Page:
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    • Hamilton, Alexander
    • Laurens, John

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Documents filtered by: Correspondent="Hamilton, Alexander" AND Correspondent="Laurens, John"
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[ September 20, 1777. On September 21, 1777, Hamilton and Laurens wrote to Sullivan : “We have just received your favour of Yesterday.” Letter not found .] Laurens, like H, was an aide-de-camp of Washington. A native of South Carolina and the son of Henry Laurens, John Laurens was H’s closest friend in Washington’s official family.
We have just received your favour of Yesterday, desiring from us a Testimony of your Conduct, so far as it fell under our Observation, the day of the Battle on the Brandywine. As we had not the pleasure of seeing you in the fore part of that Action when the Line at large was Engaged, We are unable from our own Knowledge, to say any thing of your Conduct at that time. But we can chearfully...
Fort Mifflin [ on Mud Island in the Delaware River ] October 26 [ 1777 ]. Discusses plans for defence of Fort Mifflin. ALS , MS Division New York Public Library. This letter is in French. There is no addressee on the MS. In unidentified handwriting on the last page the following is written, “Col Hamilton Col John Larens.” The contents of the letter indicate that it was written to someone at...
You have seen, and by this time considered, General Lee’s infamous publication. I have collected some hints for an answer; but I do not think, either that I can rely upon my own knowledge of facts and style to answer him fully, or that it would be prudent to undertake it without counsel. An affair of this kind ought to be passed over in total silence, or answered in a masterly manner. The...
Cold in my professions, warm in ⟨my⟩ friendships, I wish, my Dear Laurens, it m⟨ight⟩ be in my power, by action rather than words, ⟨to⟩ convince you that I love you. I shall only tell you that ’till you bade us Adieu, I hardly knew the value you had taught my heart to set upon you. Indeed, my friend, it was not well done. You know the opinion I entertain of mankind, and how much it is my...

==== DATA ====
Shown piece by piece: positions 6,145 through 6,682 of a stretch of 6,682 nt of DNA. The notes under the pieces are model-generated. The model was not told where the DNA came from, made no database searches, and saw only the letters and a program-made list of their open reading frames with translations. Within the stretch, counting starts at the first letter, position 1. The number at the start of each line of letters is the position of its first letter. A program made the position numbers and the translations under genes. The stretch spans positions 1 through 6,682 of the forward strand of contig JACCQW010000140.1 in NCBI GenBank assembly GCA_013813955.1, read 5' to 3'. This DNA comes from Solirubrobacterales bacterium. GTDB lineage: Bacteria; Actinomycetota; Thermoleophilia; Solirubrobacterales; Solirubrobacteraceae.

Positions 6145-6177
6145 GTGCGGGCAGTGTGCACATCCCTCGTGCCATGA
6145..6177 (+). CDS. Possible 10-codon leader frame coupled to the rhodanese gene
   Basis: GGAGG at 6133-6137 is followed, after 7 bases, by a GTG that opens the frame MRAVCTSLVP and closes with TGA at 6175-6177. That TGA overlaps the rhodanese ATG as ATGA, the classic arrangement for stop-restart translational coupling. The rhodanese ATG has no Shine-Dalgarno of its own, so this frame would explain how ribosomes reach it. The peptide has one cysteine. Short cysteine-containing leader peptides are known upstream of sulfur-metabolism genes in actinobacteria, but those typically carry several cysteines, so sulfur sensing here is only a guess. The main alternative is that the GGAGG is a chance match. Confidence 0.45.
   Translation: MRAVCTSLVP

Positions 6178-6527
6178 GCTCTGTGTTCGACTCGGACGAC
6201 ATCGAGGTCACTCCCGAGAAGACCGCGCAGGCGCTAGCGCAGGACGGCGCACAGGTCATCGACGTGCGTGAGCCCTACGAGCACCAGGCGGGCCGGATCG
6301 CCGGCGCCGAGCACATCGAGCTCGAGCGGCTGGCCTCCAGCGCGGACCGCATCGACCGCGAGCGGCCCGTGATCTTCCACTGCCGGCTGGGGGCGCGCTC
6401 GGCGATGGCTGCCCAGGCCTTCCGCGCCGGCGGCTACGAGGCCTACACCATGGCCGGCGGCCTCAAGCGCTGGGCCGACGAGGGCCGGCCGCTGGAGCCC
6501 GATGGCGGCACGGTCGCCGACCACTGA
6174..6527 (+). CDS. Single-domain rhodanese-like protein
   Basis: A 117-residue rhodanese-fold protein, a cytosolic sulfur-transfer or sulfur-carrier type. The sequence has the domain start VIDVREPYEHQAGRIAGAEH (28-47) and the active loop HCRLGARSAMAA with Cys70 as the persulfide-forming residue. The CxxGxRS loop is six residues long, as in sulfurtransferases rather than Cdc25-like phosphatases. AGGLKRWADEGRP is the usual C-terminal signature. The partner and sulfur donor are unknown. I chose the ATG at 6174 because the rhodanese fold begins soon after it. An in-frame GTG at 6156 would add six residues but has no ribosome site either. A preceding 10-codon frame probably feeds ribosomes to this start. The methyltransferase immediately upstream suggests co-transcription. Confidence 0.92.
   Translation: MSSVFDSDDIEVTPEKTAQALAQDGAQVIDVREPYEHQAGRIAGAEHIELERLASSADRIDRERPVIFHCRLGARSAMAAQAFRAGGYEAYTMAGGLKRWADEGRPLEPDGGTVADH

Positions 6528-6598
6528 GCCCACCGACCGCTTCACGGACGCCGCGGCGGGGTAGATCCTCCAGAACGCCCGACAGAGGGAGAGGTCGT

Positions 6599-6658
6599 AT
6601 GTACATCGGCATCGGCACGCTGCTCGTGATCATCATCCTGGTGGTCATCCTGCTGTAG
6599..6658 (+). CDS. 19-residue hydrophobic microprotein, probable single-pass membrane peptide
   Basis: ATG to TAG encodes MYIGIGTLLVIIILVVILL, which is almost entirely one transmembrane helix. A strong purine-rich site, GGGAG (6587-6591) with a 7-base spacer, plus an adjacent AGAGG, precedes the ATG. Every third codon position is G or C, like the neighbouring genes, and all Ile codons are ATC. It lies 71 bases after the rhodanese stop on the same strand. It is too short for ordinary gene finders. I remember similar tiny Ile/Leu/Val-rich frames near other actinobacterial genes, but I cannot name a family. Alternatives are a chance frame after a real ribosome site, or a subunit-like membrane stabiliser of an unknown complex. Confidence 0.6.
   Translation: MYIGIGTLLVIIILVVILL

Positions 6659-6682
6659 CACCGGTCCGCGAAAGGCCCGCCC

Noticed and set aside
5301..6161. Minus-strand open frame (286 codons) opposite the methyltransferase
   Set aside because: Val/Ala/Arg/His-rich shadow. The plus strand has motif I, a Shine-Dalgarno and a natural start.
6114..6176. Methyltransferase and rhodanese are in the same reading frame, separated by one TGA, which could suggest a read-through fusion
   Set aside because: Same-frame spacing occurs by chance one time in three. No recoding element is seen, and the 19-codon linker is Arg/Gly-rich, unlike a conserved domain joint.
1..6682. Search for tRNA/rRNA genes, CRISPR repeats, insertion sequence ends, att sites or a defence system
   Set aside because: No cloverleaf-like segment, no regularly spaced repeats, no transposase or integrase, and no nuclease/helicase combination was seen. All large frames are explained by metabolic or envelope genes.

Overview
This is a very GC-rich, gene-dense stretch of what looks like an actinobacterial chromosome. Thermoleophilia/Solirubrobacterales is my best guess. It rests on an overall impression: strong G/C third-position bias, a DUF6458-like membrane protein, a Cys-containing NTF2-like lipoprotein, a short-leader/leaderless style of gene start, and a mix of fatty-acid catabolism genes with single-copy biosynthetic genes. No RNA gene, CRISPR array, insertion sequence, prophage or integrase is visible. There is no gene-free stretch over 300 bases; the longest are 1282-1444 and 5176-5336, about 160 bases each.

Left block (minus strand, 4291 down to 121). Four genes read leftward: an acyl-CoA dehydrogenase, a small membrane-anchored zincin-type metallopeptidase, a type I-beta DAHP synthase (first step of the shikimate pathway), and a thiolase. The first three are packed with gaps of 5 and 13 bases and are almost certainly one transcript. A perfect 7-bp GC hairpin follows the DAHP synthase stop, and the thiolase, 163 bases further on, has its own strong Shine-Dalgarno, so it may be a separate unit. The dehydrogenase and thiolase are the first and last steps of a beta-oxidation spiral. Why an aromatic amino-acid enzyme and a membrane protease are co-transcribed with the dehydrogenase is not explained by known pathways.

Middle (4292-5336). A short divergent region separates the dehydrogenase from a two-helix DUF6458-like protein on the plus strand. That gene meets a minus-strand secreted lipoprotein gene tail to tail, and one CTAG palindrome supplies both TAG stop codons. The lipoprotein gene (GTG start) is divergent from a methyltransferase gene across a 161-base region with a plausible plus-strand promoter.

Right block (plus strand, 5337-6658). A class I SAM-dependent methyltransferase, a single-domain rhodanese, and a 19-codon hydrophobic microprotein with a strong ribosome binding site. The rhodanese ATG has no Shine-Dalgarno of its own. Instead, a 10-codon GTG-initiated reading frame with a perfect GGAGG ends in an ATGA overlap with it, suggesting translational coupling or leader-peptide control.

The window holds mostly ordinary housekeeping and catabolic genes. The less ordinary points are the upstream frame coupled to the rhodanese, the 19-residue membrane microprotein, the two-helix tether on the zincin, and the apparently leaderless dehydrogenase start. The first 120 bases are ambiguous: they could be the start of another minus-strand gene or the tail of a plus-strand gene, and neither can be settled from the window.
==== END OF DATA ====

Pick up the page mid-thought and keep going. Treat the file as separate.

Monroe is just setting out from Head Quarters and proposes to go in quest of adventures to the Southward. He seems to be as much of a night errant as your worship; but as he is an honest fellow, I shall be glad he may find some employment, that will enable him to get knocked in the head in an honorable way. He will relish your black scheme if any thing handsome can be done for him in that...
Ternant will relate to you how many violent struggles I have had between duty and inclination—how much my heart was with you, while I appeared to be most actively employed here—but it appears to me that I shd be inexcusable in the light of a Citizen if I did not continue my utmost efforts for carrying the plan of black levies into execution, while there remains the smallest hope of success....
I acknowlege but one letter from you, since you left us, of the 14th of July which just arrived in time to appease a violent conflict between my friendship and my pride. I have written you five or six letters since you left Philadelphia and I should have written you more had you made proper return. But like a jealous lover, when I thought you slighted my caresses, my affection was alarmed and...
Upon my arrival here yesterday evening I communicated the intelligence received from General Wayne to the President of Congress and the french minister. The latter surprised me greatly by informing me that only one 74 gun ship of the Count de Grasses division and the fier Rodrigue had arrived at Chesapeak. I am at a loss how to account for the absence of the rest. They have not been within the...
On my arrival in town I was informed by the president, that Congress had suspended the business of appointing a Secretary to their Minister plenipotentiary at Versailles until my return, in hopes that I might still be prevailed upon to accept the office. I replied that I thought my letter upon the subject sufficiently explicit and assured him of my sincere desire to be excused from serving in...